Illustration by Wilder Schmaltz

BATTLE LINES in the fight to treat Portland's much-lauded municipal water supply with fluoride—a controversial idea pushed secretly in city hall over the past several months—fell into sharp focus this week.

After Commissioner Randy Leonard secured crucial support from two of his colleagues, Commissioner Nick Fish and Mayor Sam Adams, he served notice on Tuesday, August 21, that the city council would move forward with fluoride next month. A hearing is now planned for Thursday, September 6, with a vote the following Wednesday.

"It is one of the most positive things I have ever done in office," Leonard said to the Mercury, calling fluoridation of water an essential antidote to the high rates of tooth decay facing Oregon children, especially in poor and minority families. "I will have done nothing I am more proud of."

But at the same time as Leonard was talking, emails, calls, and petitions by the hundreds kept pouring into city hall offices, urging the council to say no. And down in the city hall plaza on Tuesday, several dozen opponents of fluoride had gathered for an impromptu rally, clutching signs expressing their anger.

Some were moms. Some were clean-water advocates. Others came from Occupy Portland, whose social media pages have emerged as a potent hotbed of outrage over the fluoride push. Together, they stood as a clear warning that this fluoride proposal, like three others in Portland's history, will likely end up on the ballot.

And given that voters have said no three times before, that makes it anyone's guess if we'll actually have fluoride in our water or not.

"Some of these groups have been fighting fluoride for decades. We're all interested in the same thing," said Angel Lambart, a concerned mom who described fluoride as a "toxic" industrial byproduct.

Lambart, like others at the rally, was actively soliciting volunteers willing to help with a ballot push. Once the council approves fluoridation, opponents will have 30 days to gather nearly 20,000 signatures in a bid to ask voters to overturn it.

But is fluoride really that dangerous—or is it that opponents are preternaturally uncomfortable with the idea of putting things in the water?

It's well established that getting too much fluoride, in concentrations above what Portland would be adding to its water, can be harmful: weakening teeth instead of fortifying them against cavities. But fluoride foes also point to more dramatic negative studies—some that purportedly link fluoride with reduced IQs (although those are disputed by nonpartisan scientists and fluoride supporters).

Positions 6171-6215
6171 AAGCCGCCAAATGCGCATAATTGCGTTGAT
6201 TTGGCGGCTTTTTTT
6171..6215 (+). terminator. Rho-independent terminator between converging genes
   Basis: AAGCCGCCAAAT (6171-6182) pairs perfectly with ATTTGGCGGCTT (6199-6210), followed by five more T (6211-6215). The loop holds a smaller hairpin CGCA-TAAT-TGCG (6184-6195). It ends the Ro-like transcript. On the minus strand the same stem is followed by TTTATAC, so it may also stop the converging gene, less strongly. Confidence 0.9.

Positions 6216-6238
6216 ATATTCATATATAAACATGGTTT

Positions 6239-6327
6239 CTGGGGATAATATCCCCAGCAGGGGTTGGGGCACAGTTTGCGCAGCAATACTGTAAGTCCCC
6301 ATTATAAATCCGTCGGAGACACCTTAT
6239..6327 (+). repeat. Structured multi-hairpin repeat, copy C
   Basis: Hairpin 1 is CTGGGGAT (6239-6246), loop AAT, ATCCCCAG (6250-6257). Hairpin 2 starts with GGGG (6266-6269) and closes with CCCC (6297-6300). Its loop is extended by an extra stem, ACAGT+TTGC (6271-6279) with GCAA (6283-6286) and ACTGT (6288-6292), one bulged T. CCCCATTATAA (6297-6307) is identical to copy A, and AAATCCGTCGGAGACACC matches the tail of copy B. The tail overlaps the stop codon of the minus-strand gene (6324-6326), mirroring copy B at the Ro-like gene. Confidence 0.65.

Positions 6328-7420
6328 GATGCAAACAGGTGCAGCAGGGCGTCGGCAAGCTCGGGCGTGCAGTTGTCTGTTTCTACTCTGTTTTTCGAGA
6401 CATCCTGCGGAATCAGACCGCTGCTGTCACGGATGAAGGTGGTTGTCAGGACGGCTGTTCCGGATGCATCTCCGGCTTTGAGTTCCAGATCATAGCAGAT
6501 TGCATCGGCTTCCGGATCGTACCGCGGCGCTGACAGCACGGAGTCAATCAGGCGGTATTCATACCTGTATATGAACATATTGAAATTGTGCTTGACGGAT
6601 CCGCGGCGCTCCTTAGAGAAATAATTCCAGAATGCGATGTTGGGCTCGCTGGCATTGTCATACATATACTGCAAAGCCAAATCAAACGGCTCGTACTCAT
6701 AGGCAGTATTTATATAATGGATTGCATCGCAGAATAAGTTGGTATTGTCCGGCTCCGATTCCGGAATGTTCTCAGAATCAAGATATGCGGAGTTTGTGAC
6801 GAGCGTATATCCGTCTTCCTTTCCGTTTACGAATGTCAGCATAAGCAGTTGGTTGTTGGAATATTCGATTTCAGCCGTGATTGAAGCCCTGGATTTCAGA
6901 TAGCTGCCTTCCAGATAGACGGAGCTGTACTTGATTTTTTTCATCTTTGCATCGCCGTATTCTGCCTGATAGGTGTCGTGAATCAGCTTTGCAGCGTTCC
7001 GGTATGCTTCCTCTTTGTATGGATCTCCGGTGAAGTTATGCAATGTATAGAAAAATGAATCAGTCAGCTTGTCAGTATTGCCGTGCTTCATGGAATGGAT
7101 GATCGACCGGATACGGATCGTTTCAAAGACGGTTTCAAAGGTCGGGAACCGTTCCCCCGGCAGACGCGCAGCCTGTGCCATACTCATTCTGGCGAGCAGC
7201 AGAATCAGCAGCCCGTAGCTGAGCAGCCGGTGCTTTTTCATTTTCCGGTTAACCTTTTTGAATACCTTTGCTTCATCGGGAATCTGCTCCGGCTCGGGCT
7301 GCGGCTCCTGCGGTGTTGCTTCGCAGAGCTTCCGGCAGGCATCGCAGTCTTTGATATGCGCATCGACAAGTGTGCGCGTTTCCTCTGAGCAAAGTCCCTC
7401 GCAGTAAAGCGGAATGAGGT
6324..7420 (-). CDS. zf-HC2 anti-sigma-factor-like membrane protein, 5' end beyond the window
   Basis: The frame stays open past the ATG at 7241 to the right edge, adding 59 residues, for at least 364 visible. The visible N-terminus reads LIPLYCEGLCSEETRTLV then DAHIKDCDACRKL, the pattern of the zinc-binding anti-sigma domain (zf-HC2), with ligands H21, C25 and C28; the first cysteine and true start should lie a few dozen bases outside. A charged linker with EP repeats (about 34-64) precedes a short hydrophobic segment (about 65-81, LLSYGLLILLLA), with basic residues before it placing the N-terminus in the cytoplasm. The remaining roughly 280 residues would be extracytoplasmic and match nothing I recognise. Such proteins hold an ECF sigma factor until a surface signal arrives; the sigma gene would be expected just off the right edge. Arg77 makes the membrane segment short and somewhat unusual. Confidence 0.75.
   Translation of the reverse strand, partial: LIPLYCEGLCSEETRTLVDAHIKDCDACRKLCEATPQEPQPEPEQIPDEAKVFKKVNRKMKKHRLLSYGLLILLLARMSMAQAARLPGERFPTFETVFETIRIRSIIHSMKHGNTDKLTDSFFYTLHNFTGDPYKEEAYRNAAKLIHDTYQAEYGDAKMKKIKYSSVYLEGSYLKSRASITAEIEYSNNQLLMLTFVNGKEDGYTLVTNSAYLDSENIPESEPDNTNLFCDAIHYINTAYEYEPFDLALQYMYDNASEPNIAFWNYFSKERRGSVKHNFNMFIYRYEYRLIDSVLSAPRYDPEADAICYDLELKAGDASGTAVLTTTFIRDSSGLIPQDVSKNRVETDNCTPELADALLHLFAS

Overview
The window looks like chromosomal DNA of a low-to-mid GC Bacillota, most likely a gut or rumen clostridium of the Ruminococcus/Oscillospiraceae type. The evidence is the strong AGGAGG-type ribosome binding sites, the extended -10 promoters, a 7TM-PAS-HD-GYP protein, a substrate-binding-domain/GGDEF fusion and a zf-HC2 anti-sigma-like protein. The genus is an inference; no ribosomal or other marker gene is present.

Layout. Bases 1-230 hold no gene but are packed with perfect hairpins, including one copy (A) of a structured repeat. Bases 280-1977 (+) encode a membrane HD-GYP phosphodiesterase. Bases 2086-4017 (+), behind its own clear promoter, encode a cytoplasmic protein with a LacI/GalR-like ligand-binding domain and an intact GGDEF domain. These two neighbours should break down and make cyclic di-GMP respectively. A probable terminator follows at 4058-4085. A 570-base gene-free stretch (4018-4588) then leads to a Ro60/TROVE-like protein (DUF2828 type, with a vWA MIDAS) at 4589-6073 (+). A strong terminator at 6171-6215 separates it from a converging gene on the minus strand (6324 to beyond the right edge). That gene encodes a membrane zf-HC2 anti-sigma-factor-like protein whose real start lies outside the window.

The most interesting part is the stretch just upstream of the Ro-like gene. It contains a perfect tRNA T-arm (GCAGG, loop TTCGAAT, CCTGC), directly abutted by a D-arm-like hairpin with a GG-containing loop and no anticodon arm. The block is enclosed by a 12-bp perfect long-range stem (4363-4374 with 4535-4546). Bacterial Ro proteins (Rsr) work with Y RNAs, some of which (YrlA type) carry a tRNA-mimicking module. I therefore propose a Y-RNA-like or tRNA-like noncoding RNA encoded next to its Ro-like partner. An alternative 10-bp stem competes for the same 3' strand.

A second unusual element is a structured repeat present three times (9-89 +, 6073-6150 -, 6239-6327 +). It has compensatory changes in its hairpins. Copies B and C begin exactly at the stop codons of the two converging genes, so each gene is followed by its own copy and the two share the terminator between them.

"We're all terrified. It's toxic waste," said Neriman Sagar, who stopped by the rally on her lunch break.

Portland is the largest American city yet to embrace fluoridation—Leonard made sure to point out that the federal Centers for Disease Control and Prevention ranks fluoridation among the 20th century's 10 best public health developments.

The current push is backed by a broad range of health care nonprofits and advocates who first approached Leonard for help close to a year ago. Leonard said he told them he'd take it on only if they did all the political work—pressuring city commissioners and hiring consultant Mark Wiener to help with messaging. But, said Leonard, "They actually did all the things I asked them to do."

As of press time, the only major Portland politico who hasn't signaled his feelings on fluoride was Dan Saltzman. Commissioner Amanda Fritz, while still undecided on whether to fluoridate, has said she supports leaving the decision not up to council, but to voters.

That puts her at odds with her opponent in her hard-fought reelection race, State Representative Mary Nolan. Nolan joins every other aspiring political candidate in this year's city races—Charlie Hales, Jefferson Smith, and Steve Novick—in supporting fluoridation. Fritz's stance also echoes fluoride foes who wonder why the city is forcing fluoride on them when they can get it through so many other sources: toothpaste, tablets, and mouthwash, for example.

Leonard scoffed at the notion of a public vote—equating fluoridation with schools' requirement for immunizations and the city's decision, years ago, to add germ-killing chlorine to water.

"We didn't have the public vote on that," he says. "And we don't give out little chlorine tablets, either."